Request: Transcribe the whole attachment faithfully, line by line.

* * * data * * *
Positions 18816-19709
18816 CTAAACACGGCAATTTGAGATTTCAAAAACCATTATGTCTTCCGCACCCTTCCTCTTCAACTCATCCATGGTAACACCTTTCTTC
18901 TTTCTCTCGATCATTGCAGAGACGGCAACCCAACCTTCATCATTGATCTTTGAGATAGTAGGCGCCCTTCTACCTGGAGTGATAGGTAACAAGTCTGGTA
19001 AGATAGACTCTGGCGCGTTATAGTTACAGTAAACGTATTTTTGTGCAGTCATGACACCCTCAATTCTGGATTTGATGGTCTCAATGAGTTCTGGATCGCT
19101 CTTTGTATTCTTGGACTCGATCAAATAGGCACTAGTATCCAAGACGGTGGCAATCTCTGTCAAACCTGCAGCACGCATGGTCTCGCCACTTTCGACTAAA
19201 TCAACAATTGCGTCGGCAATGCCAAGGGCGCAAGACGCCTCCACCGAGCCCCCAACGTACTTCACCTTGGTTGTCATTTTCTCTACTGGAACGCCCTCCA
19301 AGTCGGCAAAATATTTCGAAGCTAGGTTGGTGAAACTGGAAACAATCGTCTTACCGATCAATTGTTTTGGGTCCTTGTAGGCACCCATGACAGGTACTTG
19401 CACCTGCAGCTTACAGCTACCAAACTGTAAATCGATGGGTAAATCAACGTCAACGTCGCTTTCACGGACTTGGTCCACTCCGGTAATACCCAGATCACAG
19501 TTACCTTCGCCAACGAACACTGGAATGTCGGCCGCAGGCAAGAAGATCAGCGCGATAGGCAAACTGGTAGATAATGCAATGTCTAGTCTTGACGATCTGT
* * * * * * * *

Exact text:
Positions 18816-19709
18816 CTAAACACGGCAATTTGAGATTTCAAAAACCATTATGTCTTCCGCACCCTTCCTCTTCAACTCATCCATGGTAACACCTTTCTTC
18901 TTTCTCTCGATCATTGCAGAGACGGCAACCCAACCTTCATCATTGATCTTTGAGATAGTAGGCGCCCTTCTACCTGGAGTGATAGGTAACAAGTCTGGTA
19001 AGATAGACTCTGGCGCGTTATAGTTACAGTAAACGTATTTTTGTGCAGTCATGACACCCTCAATTCTGGATTTGATGGTCTCAATGAGTTCTGGATCGCT
19101 CTTTGTATTCTTGGACTCGATCAAATAGGCACTAGTATCCAAGACGGTGGCAATCTCTGTCAAACCTGCAGCACGCATGGTCTCGCCACTTTCGACTAAA
19201 TCAACAATTGCGTCGGCAATGCCAAGGGCGCAAGACGCCTCCACCGAGCCCCCAACGTACTTCACCTTGGTTGTCATTTTCTCTACTGGAACGCCCTCCA
19301 AGTCGGCAAAATATTTCGAAGCTAGGTTGGTGAAACTGGAAACAATCGTCTTACCGATCAATTGTTTTGGGTCCTTGTAGGCACCCATGACAGGTACTTG
19401 CACCTGCAGCTTACAGCTACCAAACTGTAAATCGATGGGTAAATCAACGTCAACGTCGCTTTCACGGACTTGGTCCACTCCGGTAATACCCAGATCACAG
19501 TTACCTTCGCCAACGAACACTGGAATGTCGGCCGCAGGCAAGAAGATCAGCGCGATAGGCAAACTGGTAGATAATGCAATGTCTAGTCTTGACGATCTGT